- Apply the relevant tax rate: It’s essential to apply the appropriate tax rate. For rental income in the Philippines, the standard tax rate is 25% for resident citizens and resident aliens. However, non-resident aliens are subject to a 35% real estate rental income tax rate.
- Calculate your tax for rental income: The final step is the actual calculation of your rental income tax in the Philippines.
To illustrate, here’s a simplified example of calculating real estate rental income tax in the Philippines:
- Gross rent income: ₱ 230,000 ($4,140)
- Allowable deductions: ₱ 30,000 ($540)
- Taxable income: ₱ 200,000 ($3,600)
- Tax rate: 25%
- Rental income tax: ₱ 50,000 ($900)
This example shows the importance of each step in ensuring that your tax for rental income is calculated accurately. By adhering to these guidelines, property owners can navigate the challenges of real estate rental income tax in the Philippines, fostering compliance and financial transparency.
Local Business Tax
All entities doing business must have a business permit. The law requires that such business permits be displayed so customers can see them when transacting. To acquire this business permit, payment of local business tax is necessary.
The specific rate depends on the local tax regulations or ordinances established by the local government unit where you can find the business. Most local tax ordinances specify an annual amount based on gross sales or receipts, while other rates are a percentage of gross sales or receipts. These rates can vary depending on the type of business activity, meaning that a single entity engaged in multiple business lines may be subject to different rates.
When is local business tax due?
You can settle it annually before January 20 or quarterly within the first 20 days of January and the first month of each subsequent quarter.
Get help with proper tax planning
When investing in real estate or land in the Philippines, it’s recommended to engage the services of a tax expert or attorney to help you with the tax for rental income in the Philippines. Own Property Abroad can provide essential guidance throughout the transaction, ensuring complete legal and tax responsibilities adherence.
With our expert team, you won’t have to navigate the complexities of the real estate rental income tax alone. For further information on how we can assist you, kindly drop your details below or email us at email@example.com.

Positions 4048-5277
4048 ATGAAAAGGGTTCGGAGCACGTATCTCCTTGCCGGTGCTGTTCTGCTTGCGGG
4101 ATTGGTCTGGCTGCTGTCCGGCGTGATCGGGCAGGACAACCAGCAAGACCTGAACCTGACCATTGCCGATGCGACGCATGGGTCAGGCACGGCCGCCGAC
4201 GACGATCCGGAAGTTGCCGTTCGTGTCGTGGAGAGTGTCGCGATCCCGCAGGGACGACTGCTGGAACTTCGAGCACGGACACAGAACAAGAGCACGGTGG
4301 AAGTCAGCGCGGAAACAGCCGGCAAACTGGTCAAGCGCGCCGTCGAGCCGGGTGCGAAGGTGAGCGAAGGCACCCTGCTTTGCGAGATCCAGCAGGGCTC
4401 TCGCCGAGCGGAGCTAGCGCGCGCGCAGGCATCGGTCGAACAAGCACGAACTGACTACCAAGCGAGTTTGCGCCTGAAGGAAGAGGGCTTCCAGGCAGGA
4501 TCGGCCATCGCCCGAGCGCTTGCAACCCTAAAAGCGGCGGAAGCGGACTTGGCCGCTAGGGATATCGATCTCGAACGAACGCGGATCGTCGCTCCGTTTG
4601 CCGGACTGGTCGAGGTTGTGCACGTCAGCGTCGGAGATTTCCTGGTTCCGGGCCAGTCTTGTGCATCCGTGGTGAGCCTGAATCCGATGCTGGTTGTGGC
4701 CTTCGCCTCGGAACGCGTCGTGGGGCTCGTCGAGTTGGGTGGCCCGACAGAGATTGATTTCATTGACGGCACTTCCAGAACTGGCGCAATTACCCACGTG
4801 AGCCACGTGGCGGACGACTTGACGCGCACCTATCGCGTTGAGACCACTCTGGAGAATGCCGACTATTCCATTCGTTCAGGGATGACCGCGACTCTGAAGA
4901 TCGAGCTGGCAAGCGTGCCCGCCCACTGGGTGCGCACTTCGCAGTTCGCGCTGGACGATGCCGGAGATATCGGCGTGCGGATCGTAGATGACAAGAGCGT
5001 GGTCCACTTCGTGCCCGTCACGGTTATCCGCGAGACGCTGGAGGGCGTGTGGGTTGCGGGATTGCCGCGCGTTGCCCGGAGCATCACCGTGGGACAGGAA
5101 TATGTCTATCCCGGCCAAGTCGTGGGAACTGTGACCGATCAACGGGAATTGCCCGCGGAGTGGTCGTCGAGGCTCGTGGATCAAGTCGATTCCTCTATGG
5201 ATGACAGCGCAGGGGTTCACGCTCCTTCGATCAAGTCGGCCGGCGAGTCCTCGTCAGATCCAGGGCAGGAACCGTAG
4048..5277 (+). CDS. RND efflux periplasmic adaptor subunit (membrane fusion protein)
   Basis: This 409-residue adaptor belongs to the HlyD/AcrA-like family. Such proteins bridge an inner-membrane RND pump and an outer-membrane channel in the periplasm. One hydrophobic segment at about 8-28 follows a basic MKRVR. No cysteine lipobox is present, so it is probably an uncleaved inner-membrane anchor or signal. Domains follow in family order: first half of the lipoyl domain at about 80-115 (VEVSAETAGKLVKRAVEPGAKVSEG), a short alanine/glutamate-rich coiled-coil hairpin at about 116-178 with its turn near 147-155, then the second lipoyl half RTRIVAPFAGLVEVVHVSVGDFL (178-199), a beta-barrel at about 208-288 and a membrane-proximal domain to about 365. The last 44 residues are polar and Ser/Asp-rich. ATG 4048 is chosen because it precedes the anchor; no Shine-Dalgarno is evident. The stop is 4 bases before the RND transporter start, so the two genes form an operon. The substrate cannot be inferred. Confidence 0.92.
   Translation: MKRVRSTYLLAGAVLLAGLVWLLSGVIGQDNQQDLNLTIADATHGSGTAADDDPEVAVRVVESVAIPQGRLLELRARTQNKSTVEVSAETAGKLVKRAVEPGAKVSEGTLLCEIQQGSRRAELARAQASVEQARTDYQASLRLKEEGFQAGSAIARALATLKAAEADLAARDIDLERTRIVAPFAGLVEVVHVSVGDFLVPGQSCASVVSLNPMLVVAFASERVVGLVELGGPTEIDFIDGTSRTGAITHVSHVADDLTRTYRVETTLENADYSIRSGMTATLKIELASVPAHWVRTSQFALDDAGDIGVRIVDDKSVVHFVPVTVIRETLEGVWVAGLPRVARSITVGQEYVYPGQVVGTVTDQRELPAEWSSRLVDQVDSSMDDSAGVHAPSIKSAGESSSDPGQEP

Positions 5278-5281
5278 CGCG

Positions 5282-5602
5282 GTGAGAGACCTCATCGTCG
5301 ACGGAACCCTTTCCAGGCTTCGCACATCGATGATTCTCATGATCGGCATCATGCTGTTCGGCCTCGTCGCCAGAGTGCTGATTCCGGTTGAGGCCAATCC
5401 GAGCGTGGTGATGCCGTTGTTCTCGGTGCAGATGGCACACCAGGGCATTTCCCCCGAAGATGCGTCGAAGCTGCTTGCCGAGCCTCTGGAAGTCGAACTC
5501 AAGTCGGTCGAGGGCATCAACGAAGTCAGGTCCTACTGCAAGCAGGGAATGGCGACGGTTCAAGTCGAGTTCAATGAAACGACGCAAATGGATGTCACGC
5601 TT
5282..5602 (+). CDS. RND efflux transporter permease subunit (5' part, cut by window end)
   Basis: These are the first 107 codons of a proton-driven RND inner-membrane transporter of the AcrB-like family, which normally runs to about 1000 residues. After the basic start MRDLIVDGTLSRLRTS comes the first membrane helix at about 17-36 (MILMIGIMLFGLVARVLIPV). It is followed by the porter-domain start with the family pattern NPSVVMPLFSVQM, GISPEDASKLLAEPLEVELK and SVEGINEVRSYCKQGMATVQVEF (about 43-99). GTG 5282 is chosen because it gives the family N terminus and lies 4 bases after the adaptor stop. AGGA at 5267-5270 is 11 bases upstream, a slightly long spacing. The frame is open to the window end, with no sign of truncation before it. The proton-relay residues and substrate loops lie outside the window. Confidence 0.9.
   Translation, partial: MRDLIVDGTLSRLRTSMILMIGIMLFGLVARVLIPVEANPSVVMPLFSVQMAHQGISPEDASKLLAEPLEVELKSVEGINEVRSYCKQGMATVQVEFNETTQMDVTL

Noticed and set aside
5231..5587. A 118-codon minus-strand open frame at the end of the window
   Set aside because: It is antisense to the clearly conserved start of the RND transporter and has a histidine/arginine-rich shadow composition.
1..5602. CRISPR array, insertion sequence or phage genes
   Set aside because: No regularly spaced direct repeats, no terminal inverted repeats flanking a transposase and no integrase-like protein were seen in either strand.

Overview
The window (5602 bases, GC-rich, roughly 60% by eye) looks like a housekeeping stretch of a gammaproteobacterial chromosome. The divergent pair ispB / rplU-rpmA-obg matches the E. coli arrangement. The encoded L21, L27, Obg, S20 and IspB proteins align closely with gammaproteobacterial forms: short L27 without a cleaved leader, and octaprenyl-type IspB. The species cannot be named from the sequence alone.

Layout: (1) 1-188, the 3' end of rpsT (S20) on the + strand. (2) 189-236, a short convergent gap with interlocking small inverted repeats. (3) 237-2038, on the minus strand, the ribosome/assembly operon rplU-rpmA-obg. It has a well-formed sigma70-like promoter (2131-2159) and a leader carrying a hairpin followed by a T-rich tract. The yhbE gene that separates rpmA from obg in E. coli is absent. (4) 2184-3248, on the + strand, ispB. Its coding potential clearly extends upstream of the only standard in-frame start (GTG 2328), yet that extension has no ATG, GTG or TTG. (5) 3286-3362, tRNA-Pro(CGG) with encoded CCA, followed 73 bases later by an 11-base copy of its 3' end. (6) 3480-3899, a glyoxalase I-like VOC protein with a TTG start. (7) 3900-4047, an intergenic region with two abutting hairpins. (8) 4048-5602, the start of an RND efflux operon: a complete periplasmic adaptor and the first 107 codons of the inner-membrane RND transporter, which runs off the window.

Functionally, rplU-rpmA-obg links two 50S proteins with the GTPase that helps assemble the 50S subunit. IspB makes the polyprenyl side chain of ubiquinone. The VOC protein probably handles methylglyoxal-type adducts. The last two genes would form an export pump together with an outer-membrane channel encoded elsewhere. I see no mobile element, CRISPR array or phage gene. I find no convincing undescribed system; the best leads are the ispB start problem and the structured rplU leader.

Get help with property taxes in the Philippines
While the Philippines is scenic and peaceful, the laws on taxes on rental income in the Philippines can be too complicated for foreigners. Given the complexity and the need for precise and punctual filings, we strongly advise availing professional services. Enjoy the country’s beautiful landscapes and beaches without worrying about your tax obligations. Moreover, having a rental business in the country is a lucrative investment, and you can remain confident in it by seeking expert advice.
Frequently Asked Questions (FAQs)
Is rent tax deductible in the Philippines?
Rent expenses are generally not deductible for individuals who rent residential properties for personal use. However, businesses can deduct rent expenses as a business expense when leasing commercial properties for business purposes.
What is the TRAIN Law in the Philippines?
The TRAIN law is a significant law that amended specific tax regulations in the Philippines. Notably, it provided that individuals earning an annual income below ₱ 250,000 ($4,500) are exempted from income tax. The VAT threshold increased to ₱ 3 million ($54,000), which meant that smaller businesses with annual sales below such amount were exempt from VAT.
What is rental income tax in the Philippines TRAIN Law?
Rental income forms part of your income tax, subject to the progressive rates. The tax rates and thresholds for rental income are determined by the individual’s total annual revenue, as outlined in the tax brackets specified in the law.